Beyond: Two Souls - Dinner Time Though ignoring some actions may not be advisable depending on how you want the story to proceed. Most actions have multiple outcomes for pass/fail. Others just demand you repeat them and try again. This is one aspect that almost hurts the game overall, specifically, there is literally no way to “die” or fail. The story always moves on.

Always.

During one sequence you are being chased down by the police. Manage to elude them, and you get a bonus PS3 Trophy, but getting caught just means you have to use Aiden to escape from the cop car they throw you in. Either way you end up chasing away from them on a motorcycle.

Beyond: Two Souls - Goat.se? During the more action filled sequences, failing to elude or subdue the guards generally results in a Quick Time Combat (QTC) sequence where you fight off the guard. Failing to succeed in the QTC forces you into Aiden Mode where you strangle the guard.

Basically, you can’t ever actually get caught or killed by these guards.

Which brings us to the most annoying hindrance of this title. Aiden’s abilities are great, except the only really work when the game wants you to use them. Just as an example, one of the few and most combat heavy levels involves Soldier Jodie sneaking through this Middle Eastern village to assassinate some nobody political stooge. There are a few different paths through the village, though not nearly as many as you might want. The logical path though would be to send Aiden out ahead and either possess guards to shoot the other guards, or to just start strangling all of the guards. Except you can only possess maybe two of the guards you encounter and you can only strangle a few of them.

Basically, ideally, you could handle the situation as you, the player, saw fit, except instead you end up limited to how the game wants you to handle it.

Beyond: Two Souls - Press Circle to Commit Suicide... As for taking out guards with Jodie, well, that effectively doesn’t happen unless it’s a QTC failure event or sneak attack. This is in no way a Metal Gear stealth mission where Jodie can shoot whomever she wants despite having an entire training episode where you learn to shoot and take down guards. Honestly I don’t remember ever shooting anyone herself in the entire game, in fact the only time I recall Jodie even holding a gun with any intention to shoot was when she tries to suicide herself in desperation (it’s in the trailer above, Press R1 to kill yourself, except you can’t because Aiden and no fail scenarios and reasons…).

Aiden has other limitations beyond what he can do to others. Occasionally you can use Aiden to push or break things, this seems to be his primary communication method. Except at one point he is somehow skilled enough to type a name into a computer, which goes beyond what we’ve been shown.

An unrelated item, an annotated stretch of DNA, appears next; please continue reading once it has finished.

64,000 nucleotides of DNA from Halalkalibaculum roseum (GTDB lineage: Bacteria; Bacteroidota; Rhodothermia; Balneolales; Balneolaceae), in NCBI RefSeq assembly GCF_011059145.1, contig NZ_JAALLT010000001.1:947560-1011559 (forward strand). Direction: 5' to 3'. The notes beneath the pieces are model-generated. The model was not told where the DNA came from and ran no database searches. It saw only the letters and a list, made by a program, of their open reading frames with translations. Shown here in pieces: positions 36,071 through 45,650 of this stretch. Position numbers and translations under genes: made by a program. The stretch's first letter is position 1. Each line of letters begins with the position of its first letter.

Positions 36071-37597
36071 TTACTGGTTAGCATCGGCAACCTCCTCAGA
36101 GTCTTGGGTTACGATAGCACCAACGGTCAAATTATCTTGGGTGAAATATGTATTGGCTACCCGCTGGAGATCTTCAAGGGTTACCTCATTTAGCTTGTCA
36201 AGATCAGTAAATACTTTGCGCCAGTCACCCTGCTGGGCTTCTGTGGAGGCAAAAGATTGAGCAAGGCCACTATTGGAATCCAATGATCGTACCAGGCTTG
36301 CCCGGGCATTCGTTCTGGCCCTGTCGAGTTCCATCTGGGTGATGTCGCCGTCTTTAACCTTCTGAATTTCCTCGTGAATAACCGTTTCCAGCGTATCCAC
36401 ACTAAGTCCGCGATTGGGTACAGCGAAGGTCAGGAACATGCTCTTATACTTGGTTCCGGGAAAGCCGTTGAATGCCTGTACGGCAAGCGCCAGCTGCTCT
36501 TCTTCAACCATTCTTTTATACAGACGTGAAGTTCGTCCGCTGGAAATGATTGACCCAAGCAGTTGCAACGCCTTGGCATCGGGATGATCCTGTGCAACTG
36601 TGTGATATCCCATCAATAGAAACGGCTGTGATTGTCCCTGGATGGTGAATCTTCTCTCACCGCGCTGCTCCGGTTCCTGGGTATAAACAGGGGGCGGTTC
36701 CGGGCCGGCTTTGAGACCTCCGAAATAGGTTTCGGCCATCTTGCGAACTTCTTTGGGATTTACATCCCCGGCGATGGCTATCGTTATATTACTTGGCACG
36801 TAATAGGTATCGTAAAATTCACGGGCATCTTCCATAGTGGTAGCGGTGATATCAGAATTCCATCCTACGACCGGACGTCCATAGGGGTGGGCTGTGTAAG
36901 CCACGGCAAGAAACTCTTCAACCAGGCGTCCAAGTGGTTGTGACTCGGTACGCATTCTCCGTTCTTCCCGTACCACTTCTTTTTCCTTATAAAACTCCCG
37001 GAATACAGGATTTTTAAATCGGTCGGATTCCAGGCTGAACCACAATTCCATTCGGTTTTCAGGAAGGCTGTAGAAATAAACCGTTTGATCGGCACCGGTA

Beyond: Two SoulsAiden also has an arbitrary range limit. Sometimes Aiden can fly a long long way from Jodie, others he can’t go more then ten feet. This is somewhat explained in the plot as “Jodie gets really stressed the farther Aiden goes”. Except late in the game when Jodie is under extreme duress, Aiden flies farther than he ever has from Jodie. It’s inconsistencies like this that slowly start to grind on your enjoyment.

There are also a lot of inconsistencies in the missions and story. The game is told in chapters spaced throughout Jodie’s life. Some take place when she is a little girl in the lab learning how to control Aiden. Others take place when she is a teenager trying to find herself, later there are a few missions working for the CIA, you end up on the run from the law for a little while and eventually things wrap up and we get a little closure to Dafoe’s motivations and yes, there is eventually an answer to what Aiden is and what his connection to Jodie is.

Beyond: Two Souls These chapters do not occur in chronological order, which feels cheezy on it’s own and there isn’t really a good way to replay them in order. You can replay any chapter but in order to keep any new choices you’ve made you have to completely restart from that point onward.

The core story isn’t too bad, it has a few gaps but nothing awful. The real issue is that half the missions feel completely useless. Many of the missions essentially just fancy tutorials disguised as story. You learn how to control Aiden while controlling Young Jodie in a lab. You learn how to QTC and shoot while training with the CIA, you learn how to read these little flashback scenes during a crisis event. That sort of thing.

Then there are missions which further the plot along. Jodie’s bad childhood, her betrayal by the CIA, she is running from the cops, she has to save the world. These work all right as well and there is some overlap with the tutorial missions.

Beyond: Two Souls - Ellen Page Simulator Then there are the missions that feel completely tacked on. They are some of the more enjoyable game play missions but they ultimately just end up being noise. Jodie spends a lengthy mission running around the desert with some Native Americans; Jodie hangs out with some homeless bums and lives on the street for a while; Jodie tries to murder her classmates Carrie style. These events are not referred to again other than a passing choice in the epilogue, we learn no new abilities or skills, we learn no crucial or important plot points.

They just exist.

Which wouldn’t be a bad thing except this game is trying to be a narrative more than a game, and extraneous subplots are bad for a good narrative.

So I feel like I’ve been a little rough on Beyond: Two Souls, but i also know its a polarizing game. Overall, I did enjoy it. I wish there was more freedom of control and I wish there was a better mechanism to replay missions, but I still enjoyed it. It’s just not something that everyone will enjoy or be interested in.

Review – Shadow Complex (PC, PS4, Xbox One)